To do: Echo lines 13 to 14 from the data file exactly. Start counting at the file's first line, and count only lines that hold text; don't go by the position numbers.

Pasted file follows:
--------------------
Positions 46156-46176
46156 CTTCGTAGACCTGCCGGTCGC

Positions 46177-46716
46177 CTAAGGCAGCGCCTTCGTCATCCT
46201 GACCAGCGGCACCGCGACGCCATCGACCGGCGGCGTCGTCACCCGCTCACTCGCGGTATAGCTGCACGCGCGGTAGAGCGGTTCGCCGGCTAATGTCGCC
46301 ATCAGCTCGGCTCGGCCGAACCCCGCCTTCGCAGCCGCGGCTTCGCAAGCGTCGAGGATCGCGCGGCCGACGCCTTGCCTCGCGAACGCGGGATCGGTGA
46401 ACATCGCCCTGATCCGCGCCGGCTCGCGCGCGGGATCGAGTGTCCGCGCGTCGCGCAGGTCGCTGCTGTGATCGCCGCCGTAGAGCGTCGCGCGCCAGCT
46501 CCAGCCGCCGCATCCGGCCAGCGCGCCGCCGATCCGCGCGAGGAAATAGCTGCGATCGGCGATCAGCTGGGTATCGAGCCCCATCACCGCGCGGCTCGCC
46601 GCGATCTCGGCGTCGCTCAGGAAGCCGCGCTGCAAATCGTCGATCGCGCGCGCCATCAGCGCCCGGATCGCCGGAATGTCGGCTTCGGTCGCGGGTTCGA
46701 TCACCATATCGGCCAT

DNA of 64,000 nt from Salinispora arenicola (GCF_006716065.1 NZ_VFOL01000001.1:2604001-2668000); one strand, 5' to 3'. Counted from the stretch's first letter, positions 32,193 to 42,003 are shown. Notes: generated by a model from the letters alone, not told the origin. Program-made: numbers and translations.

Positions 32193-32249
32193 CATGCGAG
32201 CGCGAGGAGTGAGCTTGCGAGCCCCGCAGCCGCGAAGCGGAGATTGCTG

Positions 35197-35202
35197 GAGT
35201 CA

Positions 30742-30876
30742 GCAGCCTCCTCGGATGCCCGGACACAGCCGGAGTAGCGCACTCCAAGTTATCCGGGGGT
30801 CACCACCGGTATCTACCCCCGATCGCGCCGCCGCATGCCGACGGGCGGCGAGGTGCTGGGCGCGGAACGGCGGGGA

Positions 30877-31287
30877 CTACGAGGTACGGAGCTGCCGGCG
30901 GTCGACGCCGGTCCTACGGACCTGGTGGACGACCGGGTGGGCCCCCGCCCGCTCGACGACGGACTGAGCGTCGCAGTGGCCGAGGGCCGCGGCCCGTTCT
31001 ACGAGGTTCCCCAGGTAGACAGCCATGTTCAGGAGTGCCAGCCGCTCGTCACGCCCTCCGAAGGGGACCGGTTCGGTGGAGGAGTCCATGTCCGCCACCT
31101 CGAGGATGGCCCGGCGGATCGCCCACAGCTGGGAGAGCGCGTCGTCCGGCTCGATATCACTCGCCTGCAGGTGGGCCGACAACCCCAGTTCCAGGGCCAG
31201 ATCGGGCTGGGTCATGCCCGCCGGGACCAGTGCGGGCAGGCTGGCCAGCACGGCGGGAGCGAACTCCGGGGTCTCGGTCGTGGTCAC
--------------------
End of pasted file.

32193 CATGCGAG
32201 CGCGAGGAGTGAGCTTGCGAGCCCCGCAGCCGCGAAGCGGAGATTGCTG